September 7, 2015
By Neal Tepel, LaborPress Editorial
New York, NY – As the country celebrated Labor Day — a national holiday founded to celebrate the American worker — the anti-union movement in America is becoming stronger. Declining membership, anti-union legislation, and right-to-work states – impacts on the ability to organize workers.
About 35 percent of American workers were unionized during organized labor's peak period, which came during the boom years after World War II. That number has been declining over the past several decades, as the American workforce has shifted away from traditionally unionized jobs such as manufacturing and labor unions faced an uphill battle organizing new workplaces.
Today, only 11 percent of U.S. workers nationwide are members of unions, down from more than 20 percent in 1983. More than half of all union members today are government workers.
Legislation, such as right-to-work laws passed in 25 states that bans compulsory union membership, even in areas where unions traditionally represent workers, is stymieing efforts for unions to represent workers. Deep-pocketed corporations as Walmart are fighting unionization attempts among workers. These companies do not want their employees to have a voice at work.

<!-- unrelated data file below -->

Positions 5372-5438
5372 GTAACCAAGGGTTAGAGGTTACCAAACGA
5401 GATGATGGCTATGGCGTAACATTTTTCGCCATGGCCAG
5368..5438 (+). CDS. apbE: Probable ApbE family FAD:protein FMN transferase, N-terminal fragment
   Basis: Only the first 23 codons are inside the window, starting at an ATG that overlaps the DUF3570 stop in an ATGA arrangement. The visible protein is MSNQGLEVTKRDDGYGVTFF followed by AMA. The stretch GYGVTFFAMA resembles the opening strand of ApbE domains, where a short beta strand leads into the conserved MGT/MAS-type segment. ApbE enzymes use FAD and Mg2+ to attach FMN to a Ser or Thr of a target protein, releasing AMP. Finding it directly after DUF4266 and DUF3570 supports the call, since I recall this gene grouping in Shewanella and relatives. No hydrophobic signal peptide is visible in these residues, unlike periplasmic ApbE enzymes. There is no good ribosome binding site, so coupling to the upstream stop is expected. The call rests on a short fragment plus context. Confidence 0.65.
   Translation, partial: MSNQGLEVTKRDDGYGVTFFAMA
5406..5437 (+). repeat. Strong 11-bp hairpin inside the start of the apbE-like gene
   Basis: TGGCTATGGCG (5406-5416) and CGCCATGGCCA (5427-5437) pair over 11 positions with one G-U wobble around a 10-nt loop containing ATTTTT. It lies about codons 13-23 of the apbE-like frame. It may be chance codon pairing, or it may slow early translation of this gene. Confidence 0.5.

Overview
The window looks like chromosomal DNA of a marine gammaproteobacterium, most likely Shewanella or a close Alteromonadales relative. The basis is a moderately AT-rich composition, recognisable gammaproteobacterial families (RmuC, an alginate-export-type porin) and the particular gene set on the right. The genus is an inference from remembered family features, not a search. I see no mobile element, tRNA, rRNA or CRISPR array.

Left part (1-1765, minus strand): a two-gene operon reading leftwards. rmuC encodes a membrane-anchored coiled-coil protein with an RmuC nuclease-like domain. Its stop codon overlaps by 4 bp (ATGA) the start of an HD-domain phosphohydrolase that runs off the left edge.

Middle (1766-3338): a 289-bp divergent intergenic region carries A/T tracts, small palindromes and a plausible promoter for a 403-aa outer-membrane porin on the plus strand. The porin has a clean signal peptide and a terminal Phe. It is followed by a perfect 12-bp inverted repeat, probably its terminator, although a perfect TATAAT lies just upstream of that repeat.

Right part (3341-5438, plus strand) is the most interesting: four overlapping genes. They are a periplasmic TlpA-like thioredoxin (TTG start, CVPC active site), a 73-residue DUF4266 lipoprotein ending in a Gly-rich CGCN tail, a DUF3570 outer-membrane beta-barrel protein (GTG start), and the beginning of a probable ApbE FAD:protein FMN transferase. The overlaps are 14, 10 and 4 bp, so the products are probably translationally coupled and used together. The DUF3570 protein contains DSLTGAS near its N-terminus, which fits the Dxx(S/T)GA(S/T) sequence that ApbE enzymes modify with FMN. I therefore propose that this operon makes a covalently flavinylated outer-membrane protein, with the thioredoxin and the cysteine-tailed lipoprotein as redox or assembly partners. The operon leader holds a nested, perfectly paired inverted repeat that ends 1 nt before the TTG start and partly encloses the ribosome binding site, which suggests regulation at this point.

In spite of the opposition from anti-union legislators and corporations, Unions continue to be a driving force to improve the lives of workers with health benefits, workplace safety, working conditions and pay. Through the years unions have been successful at increasing minimum wages in every industry.
Organized labor initiatives to increase pay for fast-food workers has been extremely successful across the country. A recent National Labor Relations Board ruling that declared a California company could be considered a "joint employer" along with the staffing agency that provides the firm's employees was an important win for labor. Companies that use temporary workers provided by outside agencies could now be held liable for labor violations.
A recent Gallup poll found that 58 percent of Americans approve of labor unions, the highest approval rating since 2008, when it was 59 percent.
While union opponents argue that unions are no longer needed by American workers, the opposite is true. Labor organizations are more important than ever particularly in right-to-work states where employees are underpaid and loosing benefits. Union membership means better jobs, better benefits, better treatment on the job and better salary.